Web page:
The annual report from the Social Security Board of Trustees is a good gauge of the financial status of the funds that keep the program going, but this year’s report isn’t factoring one thing in when it comes to Social Security’s insolvency: the novel coronavirus pandemic.
“The duration and severity of the pandemic will affect the estimates presented in this year’s report and the financial status of the program.”
The asset reserves of the Old-Age and Survivors Insurance Trust and the Disability Insurance Trust are used to fund Social Security, and the 2020 report projects this money will be depleted by 2035, which means payouts will be reduced to 79% of what beneficiaries receive normally.
Here are some of the big takeaways regarding Social Security’s insolvency, per SSA press release:
- The asset reserves of the combined OASI and DI Trust Funds increased by $2.5 billion in 2019 to a total of $2.897 trillion.
- The total annual cost of the program is projected to exceed total annual income, for the first time since 1982, in 2021 and remain higher throughout the 75-year projection period. As a result, asset reserves are expected to decline during 2021. Social Security’s cost has exceeded its non-interest income since 2010.
- The year when the combined trust fund reserves are projected to become depleted, if Congress does not act before then, is 2035 — the same as last year’s projection. At that time, there would be sufficient income coming in to pay 79 percent of scheduled benefits.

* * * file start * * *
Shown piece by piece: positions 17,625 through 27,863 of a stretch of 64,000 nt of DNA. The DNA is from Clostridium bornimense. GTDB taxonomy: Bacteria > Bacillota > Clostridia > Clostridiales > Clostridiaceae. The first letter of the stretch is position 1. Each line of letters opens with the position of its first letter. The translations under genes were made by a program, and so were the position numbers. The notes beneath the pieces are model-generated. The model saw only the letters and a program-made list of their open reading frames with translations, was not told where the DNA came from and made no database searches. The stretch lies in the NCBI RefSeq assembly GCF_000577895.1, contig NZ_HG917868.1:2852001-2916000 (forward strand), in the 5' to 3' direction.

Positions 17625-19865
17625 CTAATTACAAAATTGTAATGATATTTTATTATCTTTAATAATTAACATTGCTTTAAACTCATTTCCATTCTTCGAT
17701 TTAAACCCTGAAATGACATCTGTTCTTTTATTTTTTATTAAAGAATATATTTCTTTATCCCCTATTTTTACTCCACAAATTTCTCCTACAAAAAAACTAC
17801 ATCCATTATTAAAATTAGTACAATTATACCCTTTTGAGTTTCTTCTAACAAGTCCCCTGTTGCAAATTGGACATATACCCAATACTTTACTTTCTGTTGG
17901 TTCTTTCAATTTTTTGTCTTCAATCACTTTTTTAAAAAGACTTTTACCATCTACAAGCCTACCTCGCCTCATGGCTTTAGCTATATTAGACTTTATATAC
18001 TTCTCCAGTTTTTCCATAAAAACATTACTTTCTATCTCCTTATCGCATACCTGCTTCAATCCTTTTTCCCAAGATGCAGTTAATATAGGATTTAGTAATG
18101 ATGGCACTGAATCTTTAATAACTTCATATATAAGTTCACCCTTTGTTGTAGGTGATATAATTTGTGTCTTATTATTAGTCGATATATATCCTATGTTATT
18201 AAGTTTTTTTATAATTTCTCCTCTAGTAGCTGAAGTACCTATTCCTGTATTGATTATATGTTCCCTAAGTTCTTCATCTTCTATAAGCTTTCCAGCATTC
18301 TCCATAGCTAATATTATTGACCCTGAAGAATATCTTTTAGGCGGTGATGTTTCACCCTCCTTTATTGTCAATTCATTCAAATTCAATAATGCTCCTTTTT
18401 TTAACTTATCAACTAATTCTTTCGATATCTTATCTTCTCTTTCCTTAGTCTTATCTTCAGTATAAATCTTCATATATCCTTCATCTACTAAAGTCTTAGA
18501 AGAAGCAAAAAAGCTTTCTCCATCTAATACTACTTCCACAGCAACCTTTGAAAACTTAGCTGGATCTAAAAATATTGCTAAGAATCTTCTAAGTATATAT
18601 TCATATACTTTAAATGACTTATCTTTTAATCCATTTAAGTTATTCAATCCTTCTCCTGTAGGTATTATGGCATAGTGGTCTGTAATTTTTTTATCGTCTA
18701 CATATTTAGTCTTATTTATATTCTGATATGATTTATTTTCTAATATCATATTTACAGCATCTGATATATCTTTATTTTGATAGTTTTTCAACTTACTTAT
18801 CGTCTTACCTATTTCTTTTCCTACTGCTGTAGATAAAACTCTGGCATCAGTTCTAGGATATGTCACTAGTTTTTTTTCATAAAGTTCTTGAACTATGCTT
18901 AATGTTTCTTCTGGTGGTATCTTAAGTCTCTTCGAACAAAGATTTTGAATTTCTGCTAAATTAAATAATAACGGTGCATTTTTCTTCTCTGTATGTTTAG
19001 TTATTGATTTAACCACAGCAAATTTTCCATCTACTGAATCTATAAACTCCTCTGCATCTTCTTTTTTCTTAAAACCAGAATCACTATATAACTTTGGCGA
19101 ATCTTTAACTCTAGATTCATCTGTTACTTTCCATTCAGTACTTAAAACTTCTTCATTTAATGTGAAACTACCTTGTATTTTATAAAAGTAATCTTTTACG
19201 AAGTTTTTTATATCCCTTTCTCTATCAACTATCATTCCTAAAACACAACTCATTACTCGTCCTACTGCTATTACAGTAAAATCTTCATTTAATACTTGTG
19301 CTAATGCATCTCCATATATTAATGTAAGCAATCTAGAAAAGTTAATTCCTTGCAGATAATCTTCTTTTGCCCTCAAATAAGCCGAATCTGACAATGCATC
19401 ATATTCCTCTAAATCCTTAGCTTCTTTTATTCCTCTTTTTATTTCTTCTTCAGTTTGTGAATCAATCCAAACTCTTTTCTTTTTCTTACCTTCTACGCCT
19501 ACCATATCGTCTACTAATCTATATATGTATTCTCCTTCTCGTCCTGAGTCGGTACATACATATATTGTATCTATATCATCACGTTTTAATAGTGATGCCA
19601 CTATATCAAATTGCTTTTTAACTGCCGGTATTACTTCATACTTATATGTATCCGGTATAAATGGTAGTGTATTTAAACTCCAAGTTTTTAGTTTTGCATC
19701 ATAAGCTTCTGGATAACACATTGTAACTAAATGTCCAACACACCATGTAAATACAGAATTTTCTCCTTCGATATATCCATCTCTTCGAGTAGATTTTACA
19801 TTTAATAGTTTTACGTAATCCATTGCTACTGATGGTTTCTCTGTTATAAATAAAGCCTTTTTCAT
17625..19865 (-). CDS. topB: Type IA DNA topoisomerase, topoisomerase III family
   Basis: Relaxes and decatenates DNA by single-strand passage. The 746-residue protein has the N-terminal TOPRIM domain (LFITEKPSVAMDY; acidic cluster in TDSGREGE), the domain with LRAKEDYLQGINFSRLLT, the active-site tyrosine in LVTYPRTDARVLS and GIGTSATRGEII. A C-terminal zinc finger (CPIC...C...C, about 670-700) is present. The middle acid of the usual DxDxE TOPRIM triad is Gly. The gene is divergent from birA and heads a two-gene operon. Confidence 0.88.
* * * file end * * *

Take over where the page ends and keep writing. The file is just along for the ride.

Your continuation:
But SSA Commissioner Andrew Saul noted that these Social Security insolvency projections weren’t taking into account the COVID-19 outbreak that has brought the economy to a halt and sent unemployment soaring above 22 million in a matter of weeks. If people aren’t working, they aren’t paying into the funds.
“The projections in this year’s report do not reflect the potential effects of the COVID-19 pandemic on the Social Security program,” Saul said. “Given the uncertainty associated with these impacts, the Trustees believe it is not possible to adjust estimates accurately at this time.”
Because Social Security relies so heavily on payroll taxes from working Americans for funding ($944 billion of the $1.062 income collected in 2019 came from payroll taxes), the total income brought in for 2020 will likely take a hit because over 20 million have been ejected from the job market. That’s a bad sign for Social Security’s insolvency.
“The duration and severity of the pandemic will affect the estimates presented in this year’s report and the financial status of the program, particularly in the short term,” Saul warned.
So while Social Security’s insolvency is still on track for 2035, there are some questions about how this crisis and the economic recovery going forward will change the program’s future.
Social Security will never go bankrupt, but a report like this shows how the benefits program could change in a major way if a funding solution isn’t found.
Many older Americans rely on Social Security as a major source of income in retirement, so an income cut of over 20% in less than 15 years would be a massive hit if the folks on Capitol Hill can’t figure out a solution.